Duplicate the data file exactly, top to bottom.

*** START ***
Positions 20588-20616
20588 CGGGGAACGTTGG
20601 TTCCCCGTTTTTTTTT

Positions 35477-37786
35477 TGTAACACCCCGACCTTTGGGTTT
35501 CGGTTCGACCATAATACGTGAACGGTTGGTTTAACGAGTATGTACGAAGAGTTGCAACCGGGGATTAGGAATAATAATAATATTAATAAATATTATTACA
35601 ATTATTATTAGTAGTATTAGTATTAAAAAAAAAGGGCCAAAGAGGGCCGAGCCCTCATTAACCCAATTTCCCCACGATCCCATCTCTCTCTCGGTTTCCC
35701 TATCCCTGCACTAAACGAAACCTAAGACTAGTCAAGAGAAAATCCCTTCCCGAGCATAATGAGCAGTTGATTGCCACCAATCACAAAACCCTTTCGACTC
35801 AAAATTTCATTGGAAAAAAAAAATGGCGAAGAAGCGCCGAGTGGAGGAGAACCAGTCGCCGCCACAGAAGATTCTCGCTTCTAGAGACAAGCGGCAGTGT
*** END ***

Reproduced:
Positions 20588-20616
20588 CGGGGAACGTTGG
20601 TTCCCCGTTTTTTTTT

Positions 35477-37786
35477 TGTAACACCCCGACCTTTGGGTTT
35501 CGGTTCGACCATAATACGTGAACGGTTGGTTTAACGAGTATGTACGAAGAGTTGCAACCGGGGATTAGGAATAATAATAATATTAATAAATATTATTACA
35601 ATTATTATTAGTAGTATTAGTATTAAAAAAAAAGGGCCAAAGAGGGCCGAGCCCTCATTAACCCAATTTCCCCACGATCCCATCTCTCTCTCGGTTTCCC
35701 TATCCCTGCACTAAACGAAACCTAAGACTAGTCAAGAGAAAATCCCTTCCCGAGCATAATGAGCAGTTGATTGCCACCAATCACAAAACCCTTTCGACTC
35801 AAAATTTCATTGGAAAAAAAAAATGGCGAAGAAGCGCCGAGTGGAGGAGAACCAGTCGCCGCCACAGAAGATTCTCGCTTCTAGAGACAAGCGGCAGTGT